Great discussion,

Juro
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Old 01-05-2001, 10:31 AM
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RE:VERY Important reading...

Juro: Lures? With 6 to 9 hooks on them gashing the side of the fish?

Terry
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Old 01-05-2001, 10:41 AM
ronl ronl is offline
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RE:VERY Important reading...

I tried circle hooks last year and found like Aaron that the fish did a better job of hooking themselves than I did(old habits are hard to break). Once the fish was hooked though they didn't get off even with alot of slack in the line. This takes away some of the challenge of fly fishing; ie, keeping a tight line to the fly. Also the only hooks that I've found for flies in the circle variety(non-offset) have been Eagle Claw and the finish doesn't hold up to the salt. All the others have been offset and to me would do the same damage as the regular hooks; plus straightening out the offset seems to weaken the hook, not to mention ruining the finish that protects the hook from the salt. I agree with the use of circle hooks for crustacen flies because they are inhaled- I find this early in the spring when I'm using clousers to imitate crabs and shrimp along the bottom- the fish are also smaller at this time also; but the hook is generally in the gill rakers not the stomach as it would be with bait. I agree that bait fishermen should be using circle hooks because they tend not to hold their rods so the fish can get the bait deeper than someone using artificials. It would be tough to enforce this though, but worth the try. Ron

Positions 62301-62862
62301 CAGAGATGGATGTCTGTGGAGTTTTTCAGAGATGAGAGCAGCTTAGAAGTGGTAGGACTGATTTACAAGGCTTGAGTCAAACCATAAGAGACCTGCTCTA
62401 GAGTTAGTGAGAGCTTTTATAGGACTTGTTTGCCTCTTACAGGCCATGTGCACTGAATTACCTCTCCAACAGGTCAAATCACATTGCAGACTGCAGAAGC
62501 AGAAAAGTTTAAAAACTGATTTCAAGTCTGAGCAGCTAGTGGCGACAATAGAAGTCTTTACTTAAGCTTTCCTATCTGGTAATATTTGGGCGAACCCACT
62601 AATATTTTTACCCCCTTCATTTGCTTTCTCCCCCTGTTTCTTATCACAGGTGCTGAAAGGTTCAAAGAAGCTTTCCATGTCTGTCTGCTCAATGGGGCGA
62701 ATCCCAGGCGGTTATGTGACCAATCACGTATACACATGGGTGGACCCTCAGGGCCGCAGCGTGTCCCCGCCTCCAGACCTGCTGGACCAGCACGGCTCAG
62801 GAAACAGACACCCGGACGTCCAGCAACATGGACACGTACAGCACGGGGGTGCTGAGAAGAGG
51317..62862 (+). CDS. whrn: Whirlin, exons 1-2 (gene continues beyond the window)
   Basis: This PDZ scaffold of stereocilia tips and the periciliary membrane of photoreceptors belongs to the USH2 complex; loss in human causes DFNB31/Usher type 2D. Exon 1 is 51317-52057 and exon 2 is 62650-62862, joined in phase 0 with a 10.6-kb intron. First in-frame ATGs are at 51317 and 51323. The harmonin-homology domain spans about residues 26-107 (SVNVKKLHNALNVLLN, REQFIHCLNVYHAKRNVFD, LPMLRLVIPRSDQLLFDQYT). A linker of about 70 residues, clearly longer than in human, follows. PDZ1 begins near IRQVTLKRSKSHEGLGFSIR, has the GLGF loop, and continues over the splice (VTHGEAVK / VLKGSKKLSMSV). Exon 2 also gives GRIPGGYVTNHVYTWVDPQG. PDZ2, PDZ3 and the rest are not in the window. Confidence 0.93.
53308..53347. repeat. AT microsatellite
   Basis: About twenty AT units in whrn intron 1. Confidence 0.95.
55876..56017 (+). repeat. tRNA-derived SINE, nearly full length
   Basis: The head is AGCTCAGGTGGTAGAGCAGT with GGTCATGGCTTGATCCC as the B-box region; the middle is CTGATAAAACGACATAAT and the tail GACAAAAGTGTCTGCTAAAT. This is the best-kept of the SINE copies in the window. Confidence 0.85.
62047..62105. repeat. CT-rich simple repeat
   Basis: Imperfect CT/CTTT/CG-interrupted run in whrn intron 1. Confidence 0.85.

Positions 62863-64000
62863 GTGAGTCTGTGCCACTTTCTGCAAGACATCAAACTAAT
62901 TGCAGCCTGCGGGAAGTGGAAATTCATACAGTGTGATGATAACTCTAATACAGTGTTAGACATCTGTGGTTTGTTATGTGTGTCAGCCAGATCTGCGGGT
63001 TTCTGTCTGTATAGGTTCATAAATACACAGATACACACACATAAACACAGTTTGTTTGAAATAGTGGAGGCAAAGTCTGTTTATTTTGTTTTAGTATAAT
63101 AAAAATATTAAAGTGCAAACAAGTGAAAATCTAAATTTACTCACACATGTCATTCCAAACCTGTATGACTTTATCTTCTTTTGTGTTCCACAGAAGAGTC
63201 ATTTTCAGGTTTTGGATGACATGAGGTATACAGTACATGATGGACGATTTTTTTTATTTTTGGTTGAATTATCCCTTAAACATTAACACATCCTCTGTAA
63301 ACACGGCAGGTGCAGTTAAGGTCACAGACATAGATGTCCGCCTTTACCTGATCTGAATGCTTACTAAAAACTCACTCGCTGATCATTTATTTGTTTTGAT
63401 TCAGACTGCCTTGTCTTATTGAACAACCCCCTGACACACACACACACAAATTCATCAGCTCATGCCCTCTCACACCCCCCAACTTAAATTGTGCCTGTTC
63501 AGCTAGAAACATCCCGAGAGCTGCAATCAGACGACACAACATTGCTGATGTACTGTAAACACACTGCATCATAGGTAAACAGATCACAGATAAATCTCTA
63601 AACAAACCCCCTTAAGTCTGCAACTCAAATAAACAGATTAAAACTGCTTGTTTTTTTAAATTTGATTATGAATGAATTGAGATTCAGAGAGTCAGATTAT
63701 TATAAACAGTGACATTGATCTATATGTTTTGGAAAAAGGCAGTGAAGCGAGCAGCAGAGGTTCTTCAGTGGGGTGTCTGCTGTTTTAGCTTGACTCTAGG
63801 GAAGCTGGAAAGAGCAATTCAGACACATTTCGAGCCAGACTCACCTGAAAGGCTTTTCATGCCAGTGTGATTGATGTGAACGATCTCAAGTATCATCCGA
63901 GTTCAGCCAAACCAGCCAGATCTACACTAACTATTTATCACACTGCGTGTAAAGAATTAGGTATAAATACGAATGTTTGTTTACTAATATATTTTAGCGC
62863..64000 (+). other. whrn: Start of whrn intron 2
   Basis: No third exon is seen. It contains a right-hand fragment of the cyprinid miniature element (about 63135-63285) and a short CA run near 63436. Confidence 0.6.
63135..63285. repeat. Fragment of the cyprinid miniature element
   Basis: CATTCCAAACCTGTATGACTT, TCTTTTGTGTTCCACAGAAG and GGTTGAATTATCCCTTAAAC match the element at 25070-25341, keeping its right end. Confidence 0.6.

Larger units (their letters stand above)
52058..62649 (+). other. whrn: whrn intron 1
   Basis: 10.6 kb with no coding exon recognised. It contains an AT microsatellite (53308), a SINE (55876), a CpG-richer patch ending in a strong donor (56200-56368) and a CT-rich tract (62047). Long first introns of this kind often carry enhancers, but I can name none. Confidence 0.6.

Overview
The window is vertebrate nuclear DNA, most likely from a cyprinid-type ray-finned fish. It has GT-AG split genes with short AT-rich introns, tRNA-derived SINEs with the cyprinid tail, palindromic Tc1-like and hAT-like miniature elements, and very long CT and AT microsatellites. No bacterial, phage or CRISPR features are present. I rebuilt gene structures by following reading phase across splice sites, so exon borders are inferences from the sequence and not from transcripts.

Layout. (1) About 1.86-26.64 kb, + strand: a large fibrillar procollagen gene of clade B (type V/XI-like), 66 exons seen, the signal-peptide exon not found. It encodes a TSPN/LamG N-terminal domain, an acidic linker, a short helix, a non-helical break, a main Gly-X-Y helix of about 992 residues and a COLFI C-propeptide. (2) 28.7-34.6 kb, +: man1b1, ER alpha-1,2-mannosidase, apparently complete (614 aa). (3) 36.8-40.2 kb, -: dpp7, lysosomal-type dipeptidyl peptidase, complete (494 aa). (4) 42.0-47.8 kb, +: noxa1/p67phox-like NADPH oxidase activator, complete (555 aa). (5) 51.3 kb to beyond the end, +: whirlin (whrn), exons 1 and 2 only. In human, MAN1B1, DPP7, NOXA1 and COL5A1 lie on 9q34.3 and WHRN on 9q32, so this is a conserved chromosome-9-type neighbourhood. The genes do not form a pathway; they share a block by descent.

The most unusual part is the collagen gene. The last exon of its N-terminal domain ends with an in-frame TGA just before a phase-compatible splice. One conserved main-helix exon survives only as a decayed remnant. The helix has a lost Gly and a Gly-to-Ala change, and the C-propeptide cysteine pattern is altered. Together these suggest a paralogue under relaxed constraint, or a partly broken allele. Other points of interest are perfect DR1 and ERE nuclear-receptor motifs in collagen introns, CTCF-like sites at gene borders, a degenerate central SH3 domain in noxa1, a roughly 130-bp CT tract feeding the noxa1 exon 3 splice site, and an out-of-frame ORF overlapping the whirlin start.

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Old 01-05-2001, 11:43 AM
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RE:VERY Important reading...

Juro -- Read what Aaron wrote again. I think you're missing his point. You can't point to one study and say, "See, I told you so!" There are a lot of questions still left to be answered. All we can say here is that fish that are shallow hooked on bait rods died less frequently than fish that are gut hooked. We don't know, for example, if the longer fight associated with landing a fish on the fly rod has any detrimental effect. Also, it's reasonable to assume that if temps above 95 degrees escalates the mortality rate of shallow hooked fish to more than 17%, there may be other circumstances and situations that do the same. It's way too early to say with certainty "that flies and lures kill significantly less fish than bait" You can believe it, as I myself do, but it's just a belief.....

I think we are far too eager to exonerate ourselves in this matter, but you all know how I feel on that subject, so I'll just let it lie (sort of )
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Old 01-05-2001, 01:20 PM
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RE:VERY Important reading...

Thanks Al for clarifying my middled point.